Sold-out shows, a long-lost film featuring Juan Domingo Perón, and a presidential candidate in the homestretch of his campaign. These were just a few of the highlights from this year’s Mar del Plata International Film Festival, which closed on Saturday night.
Despite the presence of Union por la Patria’s (UxP’s) Sergio Massa — and the threats of his opponent, Javier Milei, to defund the National Institute of Cinema and Audiovisual Arts (INCAA, by its Spanish acronym) — the event managed to maintain its mystique even as the ongoing economic crisis limited the number of offerings, theaters, and high-profile guests.
The 38th annual festival featured a wide range of films, from the small, intimate works of local directors to Netflix productions and more. Here are three Argentine features worth checking out.
Elena Knows – Anahi Berneri
The festival kicked off with the international premiere of Anahi Berneri’s Elena Knows, an adaption of the Claudia Piñeiro novel and one of Netflix’s two entries in the competition. The other — No voy a pedirle a nadie que me crea (I’m not going to ask anyone to believe me) — is the third feature of Mexico’s Fernando Frías de la Parra.
Starring Mercedes Morán in a tour-de-force performance, Elena Knows follows a 65-year-old woman with Parkinson’s trying to understand the cause of death of her only daughter, Rita (a brilliant Erica Rivas and Rivas’ real-life daughter, Miranda de la Serna).
The story unfolds like a conventional thriller, replete with expository flashbacks, but Berneri’s confident direction and rich style dramatically elevate the material. Elena Knows is more than a whodunnit; it’s a psychological dissection of a mother-daughter relationship that has gone south.
In Berneri’s sixth film, Morán’s resentful and asocial anti-hero plumbs the darker side of motherhood. Although Elena Knows can feel like an algorithmic genre exercise at times, the film’s impeccable costume and art design, along with its subtly atmospheric score by Jackson Souvenirs, help cement it as a distinctly auteurist piece of filmmaking.
Elena Knows will open in theaters in Argentina on November 16 and will be available on Netflix a week later.
The Practice – Martín Rejtman
Among the festival’s most-anticipated films was New Argentine Cinema pioneer Martín Rejtman’s The Practice, which had a single screening at Mar del Plata’s Auditorium Theater. The feature, Rejtman’s funniest to date, frequently had the packed crowd laughing out loud — no small feat for a director whose sardonic sense of humor doesn’t usually lend itself to chuckles. where audiences burst with laughs in what is probably the funniest film by a director whose tailor-made dry, demanding humor hasn’t been the easiest to connect with.
Shot in Chile with an Argentine lead and a solid cast of local actors, The Practice can almost be described as a romantic comedy, with some of Rejtman’s trademarks: constant repetition, snappy dialogue, and quirky characters. But The Practice is much lighter than the director’s usual fare. Here, Rejtman applies his unique style of storytelling to all manner of mishaps, from street falls to earthquakes.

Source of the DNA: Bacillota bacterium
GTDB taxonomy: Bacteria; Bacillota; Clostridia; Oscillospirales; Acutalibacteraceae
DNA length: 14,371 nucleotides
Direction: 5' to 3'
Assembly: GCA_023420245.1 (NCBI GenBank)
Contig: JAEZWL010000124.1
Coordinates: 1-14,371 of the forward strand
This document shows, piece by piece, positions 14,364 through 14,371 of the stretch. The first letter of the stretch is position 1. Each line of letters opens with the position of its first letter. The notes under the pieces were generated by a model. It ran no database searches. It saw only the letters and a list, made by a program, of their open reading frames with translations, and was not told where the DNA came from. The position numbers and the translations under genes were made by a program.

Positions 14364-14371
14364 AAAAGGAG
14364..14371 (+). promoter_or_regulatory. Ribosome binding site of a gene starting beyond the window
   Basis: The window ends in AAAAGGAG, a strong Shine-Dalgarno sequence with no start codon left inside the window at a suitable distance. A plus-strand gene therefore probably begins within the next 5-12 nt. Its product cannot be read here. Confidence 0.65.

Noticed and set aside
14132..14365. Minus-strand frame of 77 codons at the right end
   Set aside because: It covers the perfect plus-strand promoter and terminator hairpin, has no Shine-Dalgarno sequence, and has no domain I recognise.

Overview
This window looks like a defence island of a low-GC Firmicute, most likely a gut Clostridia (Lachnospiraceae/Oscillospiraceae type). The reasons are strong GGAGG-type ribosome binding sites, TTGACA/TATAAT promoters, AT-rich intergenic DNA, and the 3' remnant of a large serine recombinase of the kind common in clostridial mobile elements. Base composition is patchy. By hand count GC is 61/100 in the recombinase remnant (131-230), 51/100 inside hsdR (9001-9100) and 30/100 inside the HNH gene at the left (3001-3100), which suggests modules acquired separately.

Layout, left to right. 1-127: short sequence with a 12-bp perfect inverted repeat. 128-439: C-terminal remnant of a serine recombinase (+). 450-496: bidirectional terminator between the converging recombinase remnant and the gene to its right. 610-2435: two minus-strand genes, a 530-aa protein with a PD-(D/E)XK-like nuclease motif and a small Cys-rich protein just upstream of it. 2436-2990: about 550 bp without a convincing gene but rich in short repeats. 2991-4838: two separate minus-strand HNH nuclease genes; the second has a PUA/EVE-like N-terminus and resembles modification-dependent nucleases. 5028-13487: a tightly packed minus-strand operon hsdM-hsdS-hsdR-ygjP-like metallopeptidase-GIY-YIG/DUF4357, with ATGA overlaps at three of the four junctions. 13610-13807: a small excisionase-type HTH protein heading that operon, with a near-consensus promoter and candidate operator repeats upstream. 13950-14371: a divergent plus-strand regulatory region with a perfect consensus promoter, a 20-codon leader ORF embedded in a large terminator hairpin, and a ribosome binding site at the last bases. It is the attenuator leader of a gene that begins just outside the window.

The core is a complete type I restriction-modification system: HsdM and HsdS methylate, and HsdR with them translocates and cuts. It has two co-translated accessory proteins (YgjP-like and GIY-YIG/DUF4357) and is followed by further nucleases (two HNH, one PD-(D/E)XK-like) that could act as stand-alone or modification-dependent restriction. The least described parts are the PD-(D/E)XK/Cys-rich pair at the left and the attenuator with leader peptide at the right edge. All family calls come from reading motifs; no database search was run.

A pitch-perfect Esteban Bigliardi — whose deadpan style of acting neatly compliments Rejtman’s direction — plays Gustavo, an Argentine yoga instructor in the process of separating from his wife, Vanesa (Manuela Oyarzún). Rejtman follows his hapless hero from a friend’s home to a rented room to his studio and finally to a yoga retreat in the mountains, where Gustavo has a series of occasionally absurd and often poignant interactions with colorful secondary characters —mostly current and former students, and their current and former partners.
Habits are a constant in Rejtman’s work, and The Practice examines our increasing obsession with wellness. Just about everyone in the movie is trying to feel better, both physically and emotionally. And while the story isn’t always linear—the director’s films rarely are — Rejtman does provide a rare and luminous path to happiness for his protagonist. Gentler and more seamless than earlier Rejtman offerings like Two Shots Fired, The Practice shows a director in full command of his powers and represents a unique new form of Argentine comedy.
Duet – Edgardo Cozarinsky & Rafael Ferro
A small and intimate portrait of the relationship between an actor and a director, Duet stars the 84-year-old writer and filmmaker Edgardo Cozarinsky and his frequent collaborator, the actor Rafael Ferro. The film is divided into a dozen short chapters and works beautifully as a dual self-portrait, examining the pair’s work together on productions like Cozarinsky’s Ronda noctura and the stage play Squash, as well as their personal friendship.
Short but intense, Duet also details Ferro’s adventurous and drug-filled life in Europe and his brief stint as a sportsman before becoming one of Argentina’s leading men. Cozarinsky isn’t afraid to make himself vulnerable either, acknowledging his platonic love for Ferro. Duet was shot in the artists’ homes with nothing but a camera and a playful will to experiment. Eschewing production value, the documentary instead aims for raw storytelling, beautifully and sincerely hitting its mark.